Reflection is commonly used by programs which require the ability to examine or modify the runtime behavior of applications running in the Java virtual machine. This is a relatively advanced feature and should be used only by developers who have a strong grasp of the fundamentals of the language. With that caveat in mind, reflection is a powerful technique and can enable applications to perform operations which would otherwise be impossible.

Extensibility Features

An application may make use of external, user-defined classes by creating instances of extensibility objects using their fully-qualified names. Class Browsers and Visual Development Environments A class browser needs to be able to enumerate the members of classes. Visual development environments can benefit from making use of type information available in reflection to aid the developer in writing correct code. Debuggers and Test Tools Debuggers need to be able to examine private members in classes. Test harnesses can make use of reflection to systematically call a discoverable set APIs defined on a class, to ensure a high level of code coverage in a test suite.

Drawbacks of Reflection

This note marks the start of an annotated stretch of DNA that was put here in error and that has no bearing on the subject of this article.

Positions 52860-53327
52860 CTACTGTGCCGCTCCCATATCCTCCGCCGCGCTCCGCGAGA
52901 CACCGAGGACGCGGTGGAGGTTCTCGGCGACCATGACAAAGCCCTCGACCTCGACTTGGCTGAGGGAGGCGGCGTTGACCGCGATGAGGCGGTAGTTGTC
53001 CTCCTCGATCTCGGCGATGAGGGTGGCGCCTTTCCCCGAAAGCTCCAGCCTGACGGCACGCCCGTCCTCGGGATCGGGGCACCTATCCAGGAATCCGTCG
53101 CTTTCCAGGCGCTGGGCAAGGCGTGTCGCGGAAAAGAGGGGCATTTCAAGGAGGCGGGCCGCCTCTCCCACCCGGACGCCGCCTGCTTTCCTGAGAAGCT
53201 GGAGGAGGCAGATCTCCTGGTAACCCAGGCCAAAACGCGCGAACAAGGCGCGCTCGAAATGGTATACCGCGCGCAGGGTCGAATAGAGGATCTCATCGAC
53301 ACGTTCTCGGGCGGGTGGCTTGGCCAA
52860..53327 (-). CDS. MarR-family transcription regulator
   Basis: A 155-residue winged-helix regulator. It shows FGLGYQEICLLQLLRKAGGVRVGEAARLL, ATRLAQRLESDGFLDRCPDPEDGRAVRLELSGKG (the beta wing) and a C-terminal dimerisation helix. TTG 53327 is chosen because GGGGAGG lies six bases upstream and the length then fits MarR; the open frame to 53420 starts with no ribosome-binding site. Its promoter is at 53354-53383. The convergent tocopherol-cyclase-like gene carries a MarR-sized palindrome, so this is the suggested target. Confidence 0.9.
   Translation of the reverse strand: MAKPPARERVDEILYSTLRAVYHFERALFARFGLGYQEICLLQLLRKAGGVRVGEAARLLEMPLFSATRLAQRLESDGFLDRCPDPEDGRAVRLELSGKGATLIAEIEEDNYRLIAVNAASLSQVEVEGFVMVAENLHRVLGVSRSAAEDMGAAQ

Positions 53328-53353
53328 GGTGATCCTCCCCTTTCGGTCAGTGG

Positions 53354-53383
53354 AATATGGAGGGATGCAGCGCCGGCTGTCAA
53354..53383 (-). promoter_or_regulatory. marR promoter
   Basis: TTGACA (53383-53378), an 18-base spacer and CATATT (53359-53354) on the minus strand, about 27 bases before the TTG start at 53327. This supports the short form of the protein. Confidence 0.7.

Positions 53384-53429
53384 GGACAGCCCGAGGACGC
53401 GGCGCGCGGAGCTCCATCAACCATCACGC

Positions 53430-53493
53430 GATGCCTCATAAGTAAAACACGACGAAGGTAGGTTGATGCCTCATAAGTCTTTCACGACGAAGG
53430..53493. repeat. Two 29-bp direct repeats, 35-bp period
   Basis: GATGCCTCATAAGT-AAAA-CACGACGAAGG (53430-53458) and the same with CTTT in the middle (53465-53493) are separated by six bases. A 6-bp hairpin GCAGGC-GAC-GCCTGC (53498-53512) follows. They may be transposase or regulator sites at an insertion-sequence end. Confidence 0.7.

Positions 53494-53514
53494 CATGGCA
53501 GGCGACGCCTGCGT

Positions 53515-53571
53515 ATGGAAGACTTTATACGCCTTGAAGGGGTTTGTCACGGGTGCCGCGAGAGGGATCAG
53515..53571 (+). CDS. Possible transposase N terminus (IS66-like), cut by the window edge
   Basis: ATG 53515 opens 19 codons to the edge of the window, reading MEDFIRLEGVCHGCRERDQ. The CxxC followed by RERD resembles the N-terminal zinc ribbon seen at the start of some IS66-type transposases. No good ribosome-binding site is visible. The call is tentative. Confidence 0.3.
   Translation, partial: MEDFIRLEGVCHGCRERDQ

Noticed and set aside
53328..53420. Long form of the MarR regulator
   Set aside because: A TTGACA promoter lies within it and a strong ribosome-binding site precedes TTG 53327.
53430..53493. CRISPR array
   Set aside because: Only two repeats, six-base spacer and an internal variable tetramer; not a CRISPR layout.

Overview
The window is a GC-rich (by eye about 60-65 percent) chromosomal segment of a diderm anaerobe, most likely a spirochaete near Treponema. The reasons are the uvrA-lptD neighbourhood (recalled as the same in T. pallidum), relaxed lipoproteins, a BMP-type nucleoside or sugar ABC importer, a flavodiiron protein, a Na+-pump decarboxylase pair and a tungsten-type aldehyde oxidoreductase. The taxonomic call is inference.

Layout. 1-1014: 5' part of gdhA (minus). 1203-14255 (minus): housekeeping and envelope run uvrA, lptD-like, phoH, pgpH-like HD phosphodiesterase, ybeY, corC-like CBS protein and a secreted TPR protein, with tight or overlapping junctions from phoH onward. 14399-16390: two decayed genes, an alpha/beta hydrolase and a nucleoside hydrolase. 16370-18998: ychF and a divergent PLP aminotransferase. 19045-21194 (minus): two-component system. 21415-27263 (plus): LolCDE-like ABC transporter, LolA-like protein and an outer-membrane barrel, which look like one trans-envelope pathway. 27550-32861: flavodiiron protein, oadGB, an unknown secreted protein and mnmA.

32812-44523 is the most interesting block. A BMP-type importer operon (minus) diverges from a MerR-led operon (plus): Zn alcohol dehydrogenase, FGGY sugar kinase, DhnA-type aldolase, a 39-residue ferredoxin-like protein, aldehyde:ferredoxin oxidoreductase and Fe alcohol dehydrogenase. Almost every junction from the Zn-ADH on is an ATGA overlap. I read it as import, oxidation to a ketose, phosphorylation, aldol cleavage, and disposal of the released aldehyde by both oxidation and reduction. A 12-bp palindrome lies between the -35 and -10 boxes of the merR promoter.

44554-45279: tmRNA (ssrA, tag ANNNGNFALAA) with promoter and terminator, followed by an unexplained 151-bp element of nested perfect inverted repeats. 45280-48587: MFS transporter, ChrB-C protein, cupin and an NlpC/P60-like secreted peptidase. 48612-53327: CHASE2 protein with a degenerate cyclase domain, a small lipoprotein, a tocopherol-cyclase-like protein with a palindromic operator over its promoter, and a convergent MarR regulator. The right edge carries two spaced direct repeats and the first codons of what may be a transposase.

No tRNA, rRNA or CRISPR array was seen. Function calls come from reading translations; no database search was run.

Reflection is powerful, but should not be used indiscriminately. If it is possible to perform an operation without using reflection, then it is preferable to avoid using it. The following concerns should be kept in mind when accessing code via reflection.

  • Performance Overhead

Because reflection involves types that are dynamically resolved, certain Java virtual machine optimizations cannot be performed. Consequently, reflective operations have slower performance than their non-reflective counterparts and should be avoided in sections of code which are called frequently in performance-sensitive applications.

  • Security Restrictions

Reflection requires a runtime permission which may not be present when running under a security manager. This is in an important consideration for code which has to run in a restricted security context, such as in an Applet.

  • Exposure of Internals

Since reflection allows code to perform operations that would be illegal in non-reflective code, such as accessing private fields and methods, the use of reflection can result in unexpected side-effects, which may render code dysfunctional and may destroy portability. Reflective code breaks abstractions and therefore may change behavior with upgrades of the platform.

source: The Reflection API

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Reflection is a key mechanism to allow an application or framework to work with code that might not have even been written yet!

Take for example your typical web.xml file. This will contain a list of servlet elements, which contain nested servlet-class elements. The servlet container will process the web.xml file, and create new a new instance of each servlet class through reflection.

Another example would be the Java API for XML Parsing (JAXP). Where an XML parser provider is 'plugged-in' via well-known system properties, which are used to construct new instances through reflection.

And finally, the most comprehensive example is Spring which uses reflection to create its beans, and for its heavy use of proxies